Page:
Matador tacos
Roth’s dish – two shredded chicken enchiladas topped with cilantro, Monterey jack cheese and habanero red sauce – was also fabulous. But be warned if you decide to order this entrée: they aren’t kiddin’ when they describe it on the menu as “hot, hot, hot!!” Now, I claim to enjoy foods that induce a little bit of eyebrow sweating, but these enchiladas were downright painful. But in a good way. After the first bite, which solicited the frantic gulping of water, I still went back for more. I’m a little masochistic at times. When it comes to food. Roth thoroughly enjoyed the enchiladas as well, noting that the sour cream and guacamole served as “coolants” for the spicy-hot-cha-cha-cha of the dish.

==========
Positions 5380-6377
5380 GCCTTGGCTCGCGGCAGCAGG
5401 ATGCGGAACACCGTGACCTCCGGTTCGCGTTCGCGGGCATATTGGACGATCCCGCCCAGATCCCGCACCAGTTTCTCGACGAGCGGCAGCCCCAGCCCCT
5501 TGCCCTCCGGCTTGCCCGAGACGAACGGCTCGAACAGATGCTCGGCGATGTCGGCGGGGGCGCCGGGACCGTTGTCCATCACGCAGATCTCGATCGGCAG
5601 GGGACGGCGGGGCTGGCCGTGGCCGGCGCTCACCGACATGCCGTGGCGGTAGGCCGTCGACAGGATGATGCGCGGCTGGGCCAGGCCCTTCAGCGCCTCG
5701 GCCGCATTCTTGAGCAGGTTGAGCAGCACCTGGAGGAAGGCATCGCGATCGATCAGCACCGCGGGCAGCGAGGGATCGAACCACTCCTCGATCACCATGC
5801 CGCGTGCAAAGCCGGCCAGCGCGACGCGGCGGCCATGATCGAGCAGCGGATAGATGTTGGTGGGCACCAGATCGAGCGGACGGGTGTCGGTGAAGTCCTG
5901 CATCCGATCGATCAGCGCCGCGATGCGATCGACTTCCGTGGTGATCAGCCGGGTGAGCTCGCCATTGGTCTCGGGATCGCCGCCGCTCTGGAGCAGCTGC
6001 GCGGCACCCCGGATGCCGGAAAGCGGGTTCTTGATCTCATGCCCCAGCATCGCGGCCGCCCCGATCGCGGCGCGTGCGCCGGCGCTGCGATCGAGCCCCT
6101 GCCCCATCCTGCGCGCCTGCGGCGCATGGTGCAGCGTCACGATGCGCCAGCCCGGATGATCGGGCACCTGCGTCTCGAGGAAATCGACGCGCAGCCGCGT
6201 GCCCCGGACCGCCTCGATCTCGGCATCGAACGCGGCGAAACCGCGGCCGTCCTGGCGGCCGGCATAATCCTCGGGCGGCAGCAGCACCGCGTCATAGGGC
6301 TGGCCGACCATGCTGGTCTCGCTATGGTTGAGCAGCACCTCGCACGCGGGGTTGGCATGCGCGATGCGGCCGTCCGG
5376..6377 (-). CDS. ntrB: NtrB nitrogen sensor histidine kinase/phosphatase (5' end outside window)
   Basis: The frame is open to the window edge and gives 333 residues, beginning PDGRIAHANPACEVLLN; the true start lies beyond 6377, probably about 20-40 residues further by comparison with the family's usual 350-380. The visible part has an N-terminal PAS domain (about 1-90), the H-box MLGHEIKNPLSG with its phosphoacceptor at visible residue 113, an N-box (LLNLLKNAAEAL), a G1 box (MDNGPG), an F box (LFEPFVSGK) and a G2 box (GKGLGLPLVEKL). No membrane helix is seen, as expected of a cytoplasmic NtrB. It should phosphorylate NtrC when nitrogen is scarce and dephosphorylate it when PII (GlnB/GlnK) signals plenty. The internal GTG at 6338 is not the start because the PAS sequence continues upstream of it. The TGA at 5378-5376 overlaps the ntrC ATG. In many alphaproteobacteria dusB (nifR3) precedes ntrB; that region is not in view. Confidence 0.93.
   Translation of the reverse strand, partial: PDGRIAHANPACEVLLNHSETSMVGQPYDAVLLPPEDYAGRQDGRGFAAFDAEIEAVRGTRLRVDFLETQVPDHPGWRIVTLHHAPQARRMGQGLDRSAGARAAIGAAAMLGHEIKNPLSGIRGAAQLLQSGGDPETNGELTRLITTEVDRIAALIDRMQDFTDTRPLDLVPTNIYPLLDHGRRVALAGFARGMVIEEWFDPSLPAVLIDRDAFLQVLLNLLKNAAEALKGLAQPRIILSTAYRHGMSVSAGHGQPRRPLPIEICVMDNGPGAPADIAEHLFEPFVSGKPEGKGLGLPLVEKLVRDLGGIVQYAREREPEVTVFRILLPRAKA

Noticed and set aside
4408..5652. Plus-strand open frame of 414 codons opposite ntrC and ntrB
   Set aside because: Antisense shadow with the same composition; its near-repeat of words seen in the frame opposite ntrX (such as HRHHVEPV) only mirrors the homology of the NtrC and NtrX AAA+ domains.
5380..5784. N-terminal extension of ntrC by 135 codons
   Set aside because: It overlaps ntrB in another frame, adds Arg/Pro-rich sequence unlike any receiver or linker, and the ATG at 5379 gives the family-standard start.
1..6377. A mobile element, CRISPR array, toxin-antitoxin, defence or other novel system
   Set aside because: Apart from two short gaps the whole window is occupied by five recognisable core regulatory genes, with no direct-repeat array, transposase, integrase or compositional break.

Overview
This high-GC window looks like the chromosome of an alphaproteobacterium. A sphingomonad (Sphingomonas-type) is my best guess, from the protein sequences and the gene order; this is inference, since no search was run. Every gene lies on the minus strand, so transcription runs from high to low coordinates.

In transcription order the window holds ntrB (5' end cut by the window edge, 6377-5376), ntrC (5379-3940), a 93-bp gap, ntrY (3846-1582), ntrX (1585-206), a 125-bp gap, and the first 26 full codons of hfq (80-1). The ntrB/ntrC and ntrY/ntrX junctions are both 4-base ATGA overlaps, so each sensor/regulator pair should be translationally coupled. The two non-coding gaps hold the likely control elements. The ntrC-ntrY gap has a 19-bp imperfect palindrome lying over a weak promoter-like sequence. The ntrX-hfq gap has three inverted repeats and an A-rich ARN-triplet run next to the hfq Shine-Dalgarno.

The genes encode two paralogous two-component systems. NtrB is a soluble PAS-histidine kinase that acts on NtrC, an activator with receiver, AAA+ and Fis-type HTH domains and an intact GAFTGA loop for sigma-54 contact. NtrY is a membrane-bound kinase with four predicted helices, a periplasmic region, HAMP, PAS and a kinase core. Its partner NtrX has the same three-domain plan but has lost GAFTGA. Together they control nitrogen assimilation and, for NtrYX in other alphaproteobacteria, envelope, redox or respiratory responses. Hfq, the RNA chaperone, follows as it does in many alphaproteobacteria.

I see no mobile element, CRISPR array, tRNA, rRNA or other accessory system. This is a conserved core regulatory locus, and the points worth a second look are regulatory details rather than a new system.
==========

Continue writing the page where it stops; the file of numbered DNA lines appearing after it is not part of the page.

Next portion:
Matador enchilada
After finishing our entrees, we both sat back and assessed the place. In the middle of the restaurant is raging fireplace surrounded by a countertop. Good for waiting for a table, or a happy hour drink. Speaking of happy hour, we took a look at the menu, which featured A TON of $4 appetizers. $4 for shrimp tacos and spicy nachos and everything else on the starters menu! Definitely worth coming back for the discounted food and drink.

And the ambiance was pleasant, too. A little dark, but overall extremely warm and inviting. When trying a new restaurant, I often wonder if it would pass the test with my dad. He’s a seasoned restaurateur (he doesn’t own a restaurant, but he’s managed plenty and knows what’s good and what’s bad). I think he’d like Matador. And we’ll definitely have to take him there next time he’s in town.

Matador signage
The Matador
Restaurant & Tequila Bar
2221 NW Market Street
Seattle, WA